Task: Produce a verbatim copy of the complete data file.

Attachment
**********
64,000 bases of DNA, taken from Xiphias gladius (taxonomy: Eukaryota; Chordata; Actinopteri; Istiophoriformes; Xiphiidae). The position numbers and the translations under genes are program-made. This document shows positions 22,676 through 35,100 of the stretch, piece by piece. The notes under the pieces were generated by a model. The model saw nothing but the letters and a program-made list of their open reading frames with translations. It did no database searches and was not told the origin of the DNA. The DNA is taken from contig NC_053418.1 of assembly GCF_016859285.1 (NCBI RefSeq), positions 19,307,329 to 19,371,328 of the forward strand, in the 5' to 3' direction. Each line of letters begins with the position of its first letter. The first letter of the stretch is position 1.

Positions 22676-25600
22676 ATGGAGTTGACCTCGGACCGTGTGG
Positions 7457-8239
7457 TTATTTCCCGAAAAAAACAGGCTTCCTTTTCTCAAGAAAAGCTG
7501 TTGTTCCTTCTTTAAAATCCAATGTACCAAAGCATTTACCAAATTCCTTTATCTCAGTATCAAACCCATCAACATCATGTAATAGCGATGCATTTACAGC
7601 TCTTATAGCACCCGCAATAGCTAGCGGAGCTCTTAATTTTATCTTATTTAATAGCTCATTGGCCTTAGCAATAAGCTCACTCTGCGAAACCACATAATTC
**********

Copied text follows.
64,000 bases of DNA, taken from Xiphias gladius (taxonomy: Eukaryota; Chordata; Actinopteri; Istiophoriformes; Xiphiidae). The position numbers and the translations under genes are program-made. This document shows positions 22,676 through 35,100 of the stretch, piece by piece. The notes under the pieces were generated by a model. The model saw nothing but the letters and a program-made list of their open reading frames with translations. It did no database searches and was not told the origin of the DNA. The DNA is taken from contig NC_053418.1 of assembly GCF_016859285.1 (NCBI RefSeq), positions 19,307,329 to 19,371,328 of the forward strand, in the 5' to 3' direction. Each line of letters begins with the position of its first letter. The first letter of the stretch is position 1.

Positions 22676-25600
22676 ATGGAGTTGACCTCGGACCGTGTGG
Positions 7457-8239
7457 TTATTTCCCGAAAAAAACAGGCTTCCTTTTCTCAAGAAAAGCTG
7501 TTGTTCCTTCTTTAAAATCCAATGTACCAAAGCATTTACCAAATTCCTTTATCTCAGTATCAAACCCATCAACATCATGTAATAGCGATGCATTTACAGC
7601 TCTTATAGCACCCGCAATAGCTAGCGGAGCTCTTAATTTTATCTTATTTAATAGCTCATTGGCCTTAGCAATAAGCTCACTCTGCGAAACCACATAATTC